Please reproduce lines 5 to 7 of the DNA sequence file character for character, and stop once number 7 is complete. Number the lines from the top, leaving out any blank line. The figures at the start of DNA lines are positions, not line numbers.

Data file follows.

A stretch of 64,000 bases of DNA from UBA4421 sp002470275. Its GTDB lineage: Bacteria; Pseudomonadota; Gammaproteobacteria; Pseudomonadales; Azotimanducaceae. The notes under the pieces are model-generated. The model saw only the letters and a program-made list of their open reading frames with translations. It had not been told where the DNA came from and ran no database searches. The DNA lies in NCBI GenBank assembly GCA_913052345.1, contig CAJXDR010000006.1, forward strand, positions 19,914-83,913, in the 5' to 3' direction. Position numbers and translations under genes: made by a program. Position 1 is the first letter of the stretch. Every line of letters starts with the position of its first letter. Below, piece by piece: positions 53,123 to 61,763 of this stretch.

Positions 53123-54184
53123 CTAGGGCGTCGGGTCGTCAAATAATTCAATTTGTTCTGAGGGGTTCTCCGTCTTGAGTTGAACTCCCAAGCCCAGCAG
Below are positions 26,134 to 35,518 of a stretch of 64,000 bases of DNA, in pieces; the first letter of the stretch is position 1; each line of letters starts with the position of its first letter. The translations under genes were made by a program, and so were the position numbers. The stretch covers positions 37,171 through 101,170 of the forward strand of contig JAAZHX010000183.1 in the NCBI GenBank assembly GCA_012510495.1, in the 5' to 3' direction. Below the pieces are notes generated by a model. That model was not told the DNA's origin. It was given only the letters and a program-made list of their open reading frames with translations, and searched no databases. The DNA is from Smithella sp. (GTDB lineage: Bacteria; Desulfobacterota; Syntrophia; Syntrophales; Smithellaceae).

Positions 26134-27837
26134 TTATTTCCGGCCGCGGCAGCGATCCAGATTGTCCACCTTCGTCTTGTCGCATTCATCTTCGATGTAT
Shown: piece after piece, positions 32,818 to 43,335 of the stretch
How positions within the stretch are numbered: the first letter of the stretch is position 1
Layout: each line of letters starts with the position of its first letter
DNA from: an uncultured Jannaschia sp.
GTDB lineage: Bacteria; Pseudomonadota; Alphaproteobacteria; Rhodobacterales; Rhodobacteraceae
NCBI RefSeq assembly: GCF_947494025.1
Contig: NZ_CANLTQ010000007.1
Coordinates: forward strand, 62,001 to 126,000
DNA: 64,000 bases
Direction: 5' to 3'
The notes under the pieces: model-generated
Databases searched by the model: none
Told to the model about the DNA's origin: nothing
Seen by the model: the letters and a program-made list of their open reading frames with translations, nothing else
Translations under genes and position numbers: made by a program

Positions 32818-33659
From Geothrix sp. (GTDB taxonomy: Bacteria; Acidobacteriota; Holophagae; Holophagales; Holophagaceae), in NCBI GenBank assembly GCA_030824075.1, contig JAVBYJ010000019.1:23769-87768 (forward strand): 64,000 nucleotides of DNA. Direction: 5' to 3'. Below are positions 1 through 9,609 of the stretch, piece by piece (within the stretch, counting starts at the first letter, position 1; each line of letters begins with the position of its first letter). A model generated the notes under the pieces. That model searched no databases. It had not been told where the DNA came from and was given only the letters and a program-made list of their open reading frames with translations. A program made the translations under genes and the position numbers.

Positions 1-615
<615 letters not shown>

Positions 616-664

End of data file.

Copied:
Positions 26134-27837
26134 TTATTTCCGGCCGCGGCAGCGATCCAGATTGTCCACCTTCGTCTTGTCGCATTCATCTTCGATGTAT
Shown: piece after piece, positions 32,818 to 43,335 of the stretch